Family as defined by culture
Our culture communicates many powerful messages about family:
There’s no place like home.
Nothing is more important than family.
Daddy’s little girl.
Mother knows best.
Call your mother.
Family is everything.
A dad is a hero.
A mother is sacred.
Siblings are your first friends.
Because I have a sister I will always have a friend.
Brothers are best buddies.
Family, where life begins and love never ends.
These types of statements are beautiful and meaningful to those who grew up in happy, well-adjusted families. But what about those who didn’t? For millions of people, these sorts of statements, and the images reinforced by advertising and the media, are a constant painful reminder of what they are lacking.
Gaslighting is a form of manipulation in which the target is made to question his or her own observations, perceptions, and intuition by being fed constant contradictions to obvious reality. Gaslighting is one of the primary weapons used in toxic families and relationships.
Advertising also commits gaslighting against its target audience. Popular media has been committing gaslighting against us since its inception. Every time we are told that something is healthy when it’s actually not, or a stereotype is reinforced by a sitcom, we are being gaslit into believing that is the reality, even when intuitively we have our doubts.
For those who are products of dysfunctional families of origin, the messages received from the culture about what family is supposed to be are in stark contrast with what they observe inside the walls of their own house.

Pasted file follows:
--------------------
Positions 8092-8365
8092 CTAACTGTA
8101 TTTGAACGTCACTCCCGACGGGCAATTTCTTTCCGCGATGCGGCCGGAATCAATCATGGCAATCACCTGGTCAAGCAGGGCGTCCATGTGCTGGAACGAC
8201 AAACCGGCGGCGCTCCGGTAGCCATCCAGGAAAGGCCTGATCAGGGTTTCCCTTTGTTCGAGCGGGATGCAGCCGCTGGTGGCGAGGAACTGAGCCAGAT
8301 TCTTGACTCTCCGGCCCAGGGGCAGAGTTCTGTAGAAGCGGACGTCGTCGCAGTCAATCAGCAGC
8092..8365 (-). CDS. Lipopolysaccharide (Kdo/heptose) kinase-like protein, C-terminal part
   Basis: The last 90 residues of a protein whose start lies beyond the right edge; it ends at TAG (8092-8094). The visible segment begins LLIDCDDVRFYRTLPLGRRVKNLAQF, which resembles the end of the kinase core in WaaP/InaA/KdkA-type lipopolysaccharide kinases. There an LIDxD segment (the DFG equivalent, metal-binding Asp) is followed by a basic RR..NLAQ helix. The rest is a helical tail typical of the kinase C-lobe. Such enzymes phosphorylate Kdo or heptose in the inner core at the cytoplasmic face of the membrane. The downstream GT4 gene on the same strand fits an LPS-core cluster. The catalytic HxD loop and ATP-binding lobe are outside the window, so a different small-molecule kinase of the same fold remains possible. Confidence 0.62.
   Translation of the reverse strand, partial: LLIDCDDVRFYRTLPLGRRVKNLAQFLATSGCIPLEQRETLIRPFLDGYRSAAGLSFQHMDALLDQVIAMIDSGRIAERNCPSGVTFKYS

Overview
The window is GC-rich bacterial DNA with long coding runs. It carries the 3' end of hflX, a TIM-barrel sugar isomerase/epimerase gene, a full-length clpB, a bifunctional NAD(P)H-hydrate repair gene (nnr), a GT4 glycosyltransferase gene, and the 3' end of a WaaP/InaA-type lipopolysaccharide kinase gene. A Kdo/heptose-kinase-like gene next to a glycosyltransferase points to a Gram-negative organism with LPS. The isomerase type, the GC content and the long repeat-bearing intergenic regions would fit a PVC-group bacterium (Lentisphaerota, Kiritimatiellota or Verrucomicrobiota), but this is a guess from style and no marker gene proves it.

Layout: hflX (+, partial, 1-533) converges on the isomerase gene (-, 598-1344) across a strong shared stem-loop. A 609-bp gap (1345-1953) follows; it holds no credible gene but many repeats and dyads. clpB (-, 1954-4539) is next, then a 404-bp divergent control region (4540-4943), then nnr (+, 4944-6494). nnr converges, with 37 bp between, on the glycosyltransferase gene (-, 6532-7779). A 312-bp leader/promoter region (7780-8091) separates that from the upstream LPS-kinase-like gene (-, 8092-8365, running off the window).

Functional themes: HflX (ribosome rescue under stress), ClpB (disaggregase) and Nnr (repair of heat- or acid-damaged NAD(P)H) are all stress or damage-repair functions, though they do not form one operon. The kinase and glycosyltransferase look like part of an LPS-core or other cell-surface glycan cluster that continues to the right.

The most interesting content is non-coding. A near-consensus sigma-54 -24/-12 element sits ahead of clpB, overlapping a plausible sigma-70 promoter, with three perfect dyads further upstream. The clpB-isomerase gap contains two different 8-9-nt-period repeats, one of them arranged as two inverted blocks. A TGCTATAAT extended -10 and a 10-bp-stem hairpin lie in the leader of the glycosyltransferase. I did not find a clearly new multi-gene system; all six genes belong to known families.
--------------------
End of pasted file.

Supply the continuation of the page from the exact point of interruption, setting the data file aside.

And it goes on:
Where the heart is not
For many people, home is most definitely not where the heart is.
What toxic families really need is to dig deep into their dysfunction, admit where there is both good and evil, and be accountable together. They need to redefine love, but culture doesn’t support this process.
Culture doesn’t allow for the possibility that for many, Christmas has nothing to do with a giant glazed ham in the center of a long table surrounded by a happy, smiling family wearing matching sweaters. Our culture is uncomfortable with the notion that some families couldn’t survive ten minutes crammed together in an RV, much less a trip to Yellowstone Park.
Even when a dysfunctional family is portrayed in popular culture, by the end of the episode everyone is hugging, or the audience is laughing because the notion of such dysfunction is so absurd, or a muscled cop is confronting an abusive spouse and taking away the rest of the family to a safe, warm place where they can start a happy, shiny new life. Justice is served in under 50 minutes.
An unmeetable standard
The end result of this cultural deception is that families strive to outwardly meet a standard that is inwardly impossible. Even healthy families fall into the perfection trap, made even worse by social media, where Facebook, Instagram, and Pinterest set the bar even higher.
For those in dysfunctional families, the cost of this deception is even greater. It feels hopeless to imagine a life free from drama and discord, and it feels lonely when it appears on the outside that everyone else has a perfect life.